David Joerger and I have had a very up-and-down relationship since the 2016-2017 season when he became head coach of the Sacramento Kings. When he first joined, I was just excited to see someone who wasn’t George Karl coaching Demarcus Cousins. It also didn’t hurt that Joerger was very experienced in coaching post players like Marc Gasol and Zach Randolph in Memphis.
For the first half of his inaugural season, everything was great. It appeared Demarcus Cousins was actually happy for the first time since coached by Mike Malone. The Kings were in the playoff race, but then, Vlade Divac shipped Cousins to New Orleans in return for Buddy Hield, a few draft picks, and a few trivial roleplayers.
That first half of the season showed me what kind of coach Joerger could be, so while I knew our next couple years may have been rough in the record department, I told myself I would stand with our new head coach.
Fast Forward to 2019
Finally, the Kings have given Dave Joerger a group of players capable of winning games. At the all-star break, the Kings were 30-27 and shocking the landscape of the Western Conference as they had a legitimate shot at the playoffs. It appeared that the Spurs, Clippers, Lakers, and Kings would be in a four-way race for the last two playoff spots in the Western Conference. The second half of the season would be major for all four teams.
At the deadline, the Clippers traded away team leader in points and rebounds, Tobias Harris, essentially giving up on the season and looking to the future. With the Spurs likely locked into the seventh seed due to head coach, Gregg Popovich alone, the final seed would likely come down to the Kings and the Lakers. Of course.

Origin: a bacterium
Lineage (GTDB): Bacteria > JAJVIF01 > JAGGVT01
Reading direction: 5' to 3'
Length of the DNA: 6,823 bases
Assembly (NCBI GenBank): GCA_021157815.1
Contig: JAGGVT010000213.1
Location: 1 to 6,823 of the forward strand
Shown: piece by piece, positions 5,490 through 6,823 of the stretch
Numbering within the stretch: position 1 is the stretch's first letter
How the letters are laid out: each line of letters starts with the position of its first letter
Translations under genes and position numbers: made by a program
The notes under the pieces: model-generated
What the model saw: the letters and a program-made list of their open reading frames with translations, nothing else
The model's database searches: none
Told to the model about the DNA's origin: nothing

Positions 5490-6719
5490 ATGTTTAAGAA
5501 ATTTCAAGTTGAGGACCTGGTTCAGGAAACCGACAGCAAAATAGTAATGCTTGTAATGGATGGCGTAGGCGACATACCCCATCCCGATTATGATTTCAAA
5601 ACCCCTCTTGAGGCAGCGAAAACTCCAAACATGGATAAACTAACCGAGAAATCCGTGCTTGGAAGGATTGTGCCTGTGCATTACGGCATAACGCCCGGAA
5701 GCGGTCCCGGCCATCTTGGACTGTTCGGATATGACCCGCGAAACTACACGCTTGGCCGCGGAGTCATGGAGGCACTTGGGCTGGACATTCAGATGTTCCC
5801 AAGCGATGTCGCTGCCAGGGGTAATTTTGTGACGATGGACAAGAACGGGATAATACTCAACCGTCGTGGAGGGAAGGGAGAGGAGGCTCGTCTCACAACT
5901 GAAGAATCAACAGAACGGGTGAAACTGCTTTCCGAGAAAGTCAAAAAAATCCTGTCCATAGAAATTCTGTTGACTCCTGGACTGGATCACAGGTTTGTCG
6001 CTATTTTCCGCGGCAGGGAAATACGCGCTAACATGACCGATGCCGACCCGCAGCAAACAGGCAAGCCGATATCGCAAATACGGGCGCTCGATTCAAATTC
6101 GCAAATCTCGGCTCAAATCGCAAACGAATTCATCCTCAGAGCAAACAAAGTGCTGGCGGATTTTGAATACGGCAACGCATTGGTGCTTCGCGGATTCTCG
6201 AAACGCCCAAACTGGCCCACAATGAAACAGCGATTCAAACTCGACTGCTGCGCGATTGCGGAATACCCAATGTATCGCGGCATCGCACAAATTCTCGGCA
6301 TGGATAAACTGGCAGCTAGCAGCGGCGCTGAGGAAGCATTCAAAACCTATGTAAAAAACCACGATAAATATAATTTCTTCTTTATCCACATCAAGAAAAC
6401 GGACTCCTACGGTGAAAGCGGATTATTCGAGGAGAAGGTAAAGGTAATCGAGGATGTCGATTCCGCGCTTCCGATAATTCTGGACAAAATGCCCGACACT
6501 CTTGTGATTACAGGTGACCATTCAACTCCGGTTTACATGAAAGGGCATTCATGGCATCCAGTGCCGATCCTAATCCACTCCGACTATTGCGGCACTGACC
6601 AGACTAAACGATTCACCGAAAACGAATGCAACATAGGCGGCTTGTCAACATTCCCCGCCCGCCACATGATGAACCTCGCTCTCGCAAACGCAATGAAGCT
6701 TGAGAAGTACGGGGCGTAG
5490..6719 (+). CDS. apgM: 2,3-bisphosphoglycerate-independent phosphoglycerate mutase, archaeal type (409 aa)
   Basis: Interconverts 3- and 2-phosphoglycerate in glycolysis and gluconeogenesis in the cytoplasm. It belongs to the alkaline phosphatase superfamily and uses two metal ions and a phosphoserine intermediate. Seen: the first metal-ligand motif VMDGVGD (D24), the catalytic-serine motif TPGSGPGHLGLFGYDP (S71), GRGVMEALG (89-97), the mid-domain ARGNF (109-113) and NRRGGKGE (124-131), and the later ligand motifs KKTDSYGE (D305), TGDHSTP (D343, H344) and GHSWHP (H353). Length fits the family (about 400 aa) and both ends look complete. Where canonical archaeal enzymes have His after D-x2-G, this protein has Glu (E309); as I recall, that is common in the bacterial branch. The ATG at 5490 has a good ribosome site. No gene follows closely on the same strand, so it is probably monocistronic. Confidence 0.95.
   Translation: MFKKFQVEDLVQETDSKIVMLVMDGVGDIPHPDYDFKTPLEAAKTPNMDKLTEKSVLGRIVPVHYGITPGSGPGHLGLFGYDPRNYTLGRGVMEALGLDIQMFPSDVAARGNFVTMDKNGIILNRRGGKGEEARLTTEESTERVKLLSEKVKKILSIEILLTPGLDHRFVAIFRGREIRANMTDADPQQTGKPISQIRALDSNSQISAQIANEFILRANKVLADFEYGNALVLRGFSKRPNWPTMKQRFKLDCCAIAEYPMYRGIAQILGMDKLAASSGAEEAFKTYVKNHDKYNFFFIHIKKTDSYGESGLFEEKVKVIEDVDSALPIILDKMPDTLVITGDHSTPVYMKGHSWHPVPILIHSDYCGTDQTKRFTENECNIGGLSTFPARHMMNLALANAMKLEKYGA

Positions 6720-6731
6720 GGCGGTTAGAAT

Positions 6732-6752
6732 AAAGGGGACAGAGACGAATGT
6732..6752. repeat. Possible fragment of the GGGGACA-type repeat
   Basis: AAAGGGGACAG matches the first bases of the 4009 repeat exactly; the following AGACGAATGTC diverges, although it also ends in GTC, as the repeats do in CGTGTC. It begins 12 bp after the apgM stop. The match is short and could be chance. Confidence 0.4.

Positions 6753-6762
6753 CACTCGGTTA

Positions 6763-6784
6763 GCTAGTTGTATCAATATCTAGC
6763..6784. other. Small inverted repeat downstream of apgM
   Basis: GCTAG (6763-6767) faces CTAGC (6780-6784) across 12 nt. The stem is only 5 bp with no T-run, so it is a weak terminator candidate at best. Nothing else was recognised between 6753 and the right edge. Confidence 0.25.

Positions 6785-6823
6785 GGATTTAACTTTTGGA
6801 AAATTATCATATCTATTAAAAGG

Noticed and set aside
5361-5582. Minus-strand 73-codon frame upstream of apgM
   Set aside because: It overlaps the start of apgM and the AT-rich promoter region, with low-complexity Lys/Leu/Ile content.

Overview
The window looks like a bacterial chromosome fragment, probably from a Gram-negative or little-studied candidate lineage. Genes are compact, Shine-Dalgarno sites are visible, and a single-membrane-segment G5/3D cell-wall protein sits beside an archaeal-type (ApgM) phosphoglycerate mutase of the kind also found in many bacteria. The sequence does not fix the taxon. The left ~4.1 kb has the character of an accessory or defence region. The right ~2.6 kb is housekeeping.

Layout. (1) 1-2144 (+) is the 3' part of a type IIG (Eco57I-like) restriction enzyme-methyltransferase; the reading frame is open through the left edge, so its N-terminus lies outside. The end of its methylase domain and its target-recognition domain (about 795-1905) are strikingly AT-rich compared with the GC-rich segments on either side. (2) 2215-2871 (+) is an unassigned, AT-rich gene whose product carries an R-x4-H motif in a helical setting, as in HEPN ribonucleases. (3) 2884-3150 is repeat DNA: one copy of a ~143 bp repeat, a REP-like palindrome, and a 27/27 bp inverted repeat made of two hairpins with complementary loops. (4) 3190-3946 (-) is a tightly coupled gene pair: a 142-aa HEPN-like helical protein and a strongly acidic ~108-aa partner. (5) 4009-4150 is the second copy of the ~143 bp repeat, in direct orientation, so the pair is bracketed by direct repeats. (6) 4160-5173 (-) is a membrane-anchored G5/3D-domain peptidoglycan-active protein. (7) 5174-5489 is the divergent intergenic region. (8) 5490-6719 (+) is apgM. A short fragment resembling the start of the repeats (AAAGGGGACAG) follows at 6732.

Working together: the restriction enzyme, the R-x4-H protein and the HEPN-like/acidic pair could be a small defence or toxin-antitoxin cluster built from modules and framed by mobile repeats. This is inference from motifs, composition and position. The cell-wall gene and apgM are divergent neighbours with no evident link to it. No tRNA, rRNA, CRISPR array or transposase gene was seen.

With the early 2000’s rivalry between the Kings and the Lakers officially reignited, it would be safe to say that the two teams should be giving it their all for the remainder of the season right? Unfortunately, you are severely incorrect. In fact, the only team of the four with a winning record since the all-star break are the Los Angeles Clippers who ironically just beat the Kings and will play the Lakers later on this week.
Now, how are all of these losses Dave Joerger’s fault you might ask? The answer is simple. DAVID JOERGER DOES NOT KNOW HOW TO COACH A BASKETBALL TEAM. In the Kings’ last two games alone, Joerger continues to make questionable decisions without wins to back his decisions. Let’s take a look at a couple of his worst.
Prior to the specifics, I have written countless articles in the past about how Buddy Hield deserves more control of the offense. I will talk a little bit about that, but for more information, read this.
In the Kings’ loss to the Bucks on February 27, Joerger had potentially one of the worst coached games I have ever seen in NBA history. Starting the recap at the beginning of the second half with the Kings trailing 73-62 (a double-digit deficit at the half; no surprise there), David Joerger allows Buddy Hield to take over the offense in the second half after he only scored seven points in the first half with minimal opportunity.
It was Buddy who singlehandedly brought the Kings back into the game with 21 points in the second half. He made plays for himself and others, hit tons of threes, and even tallied three steals on defense. With Hield’s unbelievable second half performance, the Kings found themselves in a tie game with 11.4 seconds remaining on the clock and a chance to win the game. How does Joerger decide to reward Hield for his second-half play? He gives De’Aaron Fox the opportunity to run an isolation play that would eventually lead to a turnover. Buddy Hield stood uselessly in the corner on this play.
Tonight, in the Kings loss to the Clippers, David Joerger seemed to have made one of the most simple mistakes imaginable. The score was 112-109; the Kings were down by 3. With just under 16 seconds on the clock, Buddy Hield stole the ball from Montrezl Harrell who had just picked up an offensive rebound. Hield started the fast break with a long pass up the court to Harrison Barnes who proceeded to barrel into Danilo Gallinari and get called for the charge.
How was that Joerger’s fault? THE KINGS HAD TWO TIMEOUTS REMAINING AND THEY WERE DOWN BY 3 ANYWAY. Obviously, Barnes was the guy who made the mistake on the court, but as the coach of an NBA team, you’d think you’d be smart enough to call the timeout and set up an open three-point shot from your best player, Buddy Hield. Instead, the Kings would walk out of Golden One Center the losers of three games in a row.
If Joerger doesn’t figure it out sooner than later, the Kings’ playoff drought will continue for at least one more year. Kings fans are numb to the pain at this point, but in the past two game alone our head coach threw away games late in clutch situations.